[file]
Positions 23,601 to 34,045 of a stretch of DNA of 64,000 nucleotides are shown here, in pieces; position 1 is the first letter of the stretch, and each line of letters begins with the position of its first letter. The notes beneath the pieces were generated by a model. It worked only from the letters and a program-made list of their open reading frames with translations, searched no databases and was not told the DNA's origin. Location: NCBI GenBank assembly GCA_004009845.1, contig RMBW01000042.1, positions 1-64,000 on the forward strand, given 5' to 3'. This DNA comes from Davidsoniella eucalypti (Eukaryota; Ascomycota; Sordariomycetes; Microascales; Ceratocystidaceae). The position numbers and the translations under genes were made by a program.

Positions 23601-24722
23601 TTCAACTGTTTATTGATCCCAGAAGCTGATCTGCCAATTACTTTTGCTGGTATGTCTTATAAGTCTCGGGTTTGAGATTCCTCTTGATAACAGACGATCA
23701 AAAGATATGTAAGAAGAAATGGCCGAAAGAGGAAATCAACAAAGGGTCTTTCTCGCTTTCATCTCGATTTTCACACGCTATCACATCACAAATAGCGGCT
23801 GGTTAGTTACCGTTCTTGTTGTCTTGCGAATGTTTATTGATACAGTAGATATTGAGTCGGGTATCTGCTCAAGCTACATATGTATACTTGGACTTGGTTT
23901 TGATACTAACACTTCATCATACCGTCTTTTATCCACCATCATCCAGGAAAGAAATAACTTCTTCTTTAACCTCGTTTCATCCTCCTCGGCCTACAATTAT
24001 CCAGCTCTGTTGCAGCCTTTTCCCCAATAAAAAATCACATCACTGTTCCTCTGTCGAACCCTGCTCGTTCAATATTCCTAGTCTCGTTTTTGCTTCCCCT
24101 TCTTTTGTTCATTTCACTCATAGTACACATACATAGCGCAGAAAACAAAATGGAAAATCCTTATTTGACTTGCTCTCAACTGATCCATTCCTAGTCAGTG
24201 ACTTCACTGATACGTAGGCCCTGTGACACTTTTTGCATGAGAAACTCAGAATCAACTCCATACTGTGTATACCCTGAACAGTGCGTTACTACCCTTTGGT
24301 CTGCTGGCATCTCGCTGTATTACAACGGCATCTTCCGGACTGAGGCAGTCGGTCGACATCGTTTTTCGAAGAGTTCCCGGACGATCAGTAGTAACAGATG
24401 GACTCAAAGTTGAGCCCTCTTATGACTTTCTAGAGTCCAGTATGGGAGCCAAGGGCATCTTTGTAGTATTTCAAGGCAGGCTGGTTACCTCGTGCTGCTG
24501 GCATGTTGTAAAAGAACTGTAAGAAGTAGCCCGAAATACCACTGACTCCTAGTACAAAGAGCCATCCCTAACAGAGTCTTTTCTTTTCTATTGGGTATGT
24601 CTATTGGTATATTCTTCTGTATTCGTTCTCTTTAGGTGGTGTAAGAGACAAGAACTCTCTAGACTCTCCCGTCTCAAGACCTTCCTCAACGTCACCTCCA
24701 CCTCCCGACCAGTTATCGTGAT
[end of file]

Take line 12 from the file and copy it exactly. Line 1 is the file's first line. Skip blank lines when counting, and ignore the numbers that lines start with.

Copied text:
24501 GCATGTTGTAAAAGAACTGTAAGAAGTAGCCCGAAATACCACTGACTCCTAGTACAAAGAGCCATCCCTAACAGAGTCTTTTCTTTTCTATTGGGTATGT